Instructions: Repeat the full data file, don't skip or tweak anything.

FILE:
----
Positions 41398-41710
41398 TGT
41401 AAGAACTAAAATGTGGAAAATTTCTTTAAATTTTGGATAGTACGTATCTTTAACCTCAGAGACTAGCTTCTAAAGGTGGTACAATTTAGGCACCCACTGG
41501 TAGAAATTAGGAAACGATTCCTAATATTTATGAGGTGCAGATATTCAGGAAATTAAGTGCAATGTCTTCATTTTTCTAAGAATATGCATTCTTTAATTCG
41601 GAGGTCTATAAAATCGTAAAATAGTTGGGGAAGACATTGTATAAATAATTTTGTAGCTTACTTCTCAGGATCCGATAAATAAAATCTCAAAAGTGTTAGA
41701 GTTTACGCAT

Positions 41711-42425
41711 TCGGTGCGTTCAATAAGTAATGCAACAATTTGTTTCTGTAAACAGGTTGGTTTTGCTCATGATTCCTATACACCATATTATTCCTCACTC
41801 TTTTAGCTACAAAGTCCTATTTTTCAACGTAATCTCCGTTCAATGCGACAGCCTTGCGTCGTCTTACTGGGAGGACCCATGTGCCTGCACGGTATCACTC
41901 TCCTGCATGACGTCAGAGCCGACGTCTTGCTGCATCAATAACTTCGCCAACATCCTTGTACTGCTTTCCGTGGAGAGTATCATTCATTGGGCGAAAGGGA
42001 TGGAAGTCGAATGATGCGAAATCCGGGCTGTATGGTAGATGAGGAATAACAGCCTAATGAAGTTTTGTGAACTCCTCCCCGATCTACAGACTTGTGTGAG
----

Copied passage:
Positions 41398-41710
41398 TGT
41401 AAGAACTAAAATGTGGAAAATTTCTTTAAATTTTGGATAGTACGTATCTTTAACCTCAGAGACTAGCTTCTAAAGGTGGTACAATTTAGGCACCCACTGG
41501 TAGAAATTAGGAAACGATTCCTAATATTTATGAGGTGCAGATATTCAGGAAATTAAGTGCAATGTCTTCATTTTTCTAAGAATATGCATTCTTTAATTCG
41601 GAGGTCTATAAAATCGTAAAATAGTTGGGGAAGACATTGTATAAATAATTTTGTAGCTTACTTCTCAGGATCCGATAAATAAAATCTCAAAAGTGTTAGA
41701 GTTTACGCAT

Positions 41711-42425
41711 TCGGTGCGTTCAATAAGTAATGCAACAATTTGTTTCTGTAAACAGGTTGGTTTTGCTCATGATTCCTATACACCATATTATTCCTCACTC
41801 TTTTAGCTACAAAGTCCTATTTTTCAACGTAATCTCCGTTCAATGCGACAGCCTTGCGTCGTCTTACTGGGAGGACCCATGTGCCTGCACGGTATCACTC
41901 TCCTGCATGACGTCAGAGCCGACGTCTTGCTGCATCAATAACTTCGCCAACATCCTTGTACTGCTTTCCGTGGAGAGTATCATTCATTGGGCGAAAGGGA
42001 TGGAAGTCGAATGATGCGAAATCCGGGCTGTATGGTAGATGAGGAATAACAGCCTAATGAAGTTTTGTGAACTCCTCCCCGATCTACAGACTTGTGTGAG